Another example: the Trans-Dnestr Republic and Abkhazia were deemed illegitimate simply because they were "self-proclaimed". But which ofthe CIS countries was not "self-proclaimed'? Kazakhstan? Ukraine? They were immediately and unconditionally recognized as legitimate, even democratic (and the "Ukrainian Popular Self-Defence" Brown shirts continue to march about freely, torches and all). Did not the UnitedStates also "self-proclaim" their independence? Meanwhile, the Kurds are not allowed even to self-proclaim. When they are not being squashed by Iraq, with the tacit consent of the United States, then they are being smashed by Nato member Turkey even on non-Turkish territory, while the whole civilized world looks on with utter indifference. Are the Kurds a "superfluous nation" on this earth?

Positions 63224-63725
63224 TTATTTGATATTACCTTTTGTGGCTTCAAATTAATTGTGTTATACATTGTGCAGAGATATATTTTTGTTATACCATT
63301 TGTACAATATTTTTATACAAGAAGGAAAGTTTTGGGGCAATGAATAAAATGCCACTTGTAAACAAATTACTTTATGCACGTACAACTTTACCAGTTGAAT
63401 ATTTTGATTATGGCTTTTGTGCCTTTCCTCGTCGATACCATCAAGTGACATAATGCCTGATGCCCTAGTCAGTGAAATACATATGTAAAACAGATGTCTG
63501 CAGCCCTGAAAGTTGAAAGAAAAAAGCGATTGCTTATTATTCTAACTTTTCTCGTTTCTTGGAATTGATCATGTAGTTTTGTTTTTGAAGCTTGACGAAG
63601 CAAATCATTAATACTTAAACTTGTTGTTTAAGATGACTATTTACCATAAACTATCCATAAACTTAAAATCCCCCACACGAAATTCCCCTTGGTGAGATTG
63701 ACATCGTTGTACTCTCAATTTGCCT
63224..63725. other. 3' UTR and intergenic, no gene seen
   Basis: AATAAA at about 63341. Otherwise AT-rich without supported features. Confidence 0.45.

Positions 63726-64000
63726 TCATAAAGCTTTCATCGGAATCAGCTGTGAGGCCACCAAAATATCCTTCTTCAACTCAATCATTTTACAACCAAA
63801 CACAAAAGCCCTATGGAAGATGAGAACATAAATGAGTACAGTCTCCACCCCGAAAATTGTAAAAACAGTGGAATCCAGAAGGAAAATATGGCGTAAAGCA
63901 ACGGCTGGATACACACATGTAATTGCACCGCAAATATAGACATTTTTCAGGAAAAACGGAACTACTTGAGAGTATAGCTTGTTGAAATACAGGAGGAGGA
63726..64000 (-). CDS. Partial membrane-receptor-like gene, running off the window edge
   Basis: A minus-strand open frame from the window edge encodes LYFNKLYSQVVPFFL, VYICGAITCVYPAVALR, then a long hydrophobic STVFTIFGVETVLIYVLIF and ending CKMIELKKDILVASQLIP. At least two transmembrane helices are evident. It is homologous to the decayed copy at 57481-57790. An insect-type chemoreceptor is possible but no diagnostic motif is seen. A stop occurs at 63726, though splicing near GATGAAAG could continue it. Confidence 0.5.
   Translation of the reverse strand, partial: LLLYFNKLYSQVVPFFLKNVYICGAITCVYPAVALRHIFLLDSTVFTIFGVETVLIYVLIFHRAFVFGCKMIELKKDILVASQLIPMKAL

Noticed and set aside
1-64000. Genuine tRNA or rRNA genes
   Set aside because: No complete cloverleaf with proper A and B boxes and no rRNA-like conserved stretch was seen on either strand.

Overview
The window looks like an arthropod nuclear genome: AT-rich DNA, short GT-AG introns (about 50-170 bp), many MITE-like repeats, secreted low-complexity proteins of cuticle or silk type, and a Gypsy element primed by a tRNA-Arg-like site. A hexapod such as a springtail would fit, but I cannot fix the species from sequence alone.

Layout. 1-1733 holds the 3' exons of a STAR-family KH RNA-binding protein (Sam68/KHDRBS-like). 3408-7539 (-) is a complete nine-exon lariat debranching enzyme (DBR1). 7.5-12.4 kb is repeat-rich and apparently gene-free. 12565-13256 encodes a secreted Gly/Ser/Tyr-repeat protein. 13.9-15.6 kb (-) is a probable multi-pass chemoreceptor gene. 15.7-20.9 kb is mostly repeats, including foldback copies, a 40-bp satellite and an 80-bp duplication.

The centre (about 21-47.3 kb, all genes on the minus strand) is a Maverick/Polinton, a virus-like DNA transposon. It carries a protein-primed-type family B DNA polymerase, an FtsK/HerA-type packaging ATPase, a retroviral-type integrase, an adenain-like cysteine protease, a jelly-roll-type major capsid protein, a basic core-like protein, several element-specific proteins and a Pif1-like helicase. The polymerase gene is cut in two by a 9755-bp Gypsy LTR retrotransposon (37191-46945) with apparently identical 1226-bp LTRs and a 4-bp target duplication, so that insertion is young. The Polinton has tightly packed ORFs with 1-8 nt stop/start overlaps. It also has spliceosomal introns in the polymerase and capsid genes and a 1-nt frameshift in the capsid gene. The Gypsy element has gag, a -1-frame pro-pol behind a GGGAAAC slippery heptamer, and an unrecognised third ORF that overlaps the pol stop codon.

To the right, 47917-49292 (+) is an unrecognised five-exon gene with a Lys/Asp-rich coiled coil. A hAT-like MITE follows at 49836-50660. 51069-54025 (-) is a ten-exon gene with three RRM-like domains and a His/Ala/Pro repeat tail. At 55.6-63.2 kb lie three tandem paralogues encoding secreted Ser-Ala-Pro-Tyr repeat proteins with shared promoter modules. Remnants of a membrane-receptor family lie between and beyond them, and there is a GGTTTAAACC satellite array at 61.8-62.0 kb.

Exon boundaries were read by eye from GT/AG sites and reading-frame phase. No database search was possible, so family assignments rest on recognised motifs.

Or take the Crimea and the port city of Sevastopol. Any sober mind on either side would at least agree that the Crimean question is very complex, whereas Ukraine's claim to Sevastopol has no legal base. Yet the US State Department, choosing not to trouble itself with the history of the matter, has continued to assert authoritatively, for six years running, that both the Crimea and Sevastopol are unequivocally the property of Ukraine, end of discussion. Would it presume to speak so categorically on, say, the future of Northern Ireland?

Still another accomplishment of political hypocrisy is apparent in the way in which we conduct "war crimes tribunals". Wars, for thousands of years, have always been aggravated on both sides by crimes and injustices. In hopes that a just reason might prevail, in order to make sense of war and to punish evil passions and evil deeds, Russia proposed The Hague Convention of 1899.

Yet no sooner did the first war crimes trial take place -the Nazis atNuremberg- than we saw, elevated high upon the judges' bench, the unblemished administrators of a justice system that during those same years handed over to torture, execution and untimely death tens of millions of innocent lives in its own country.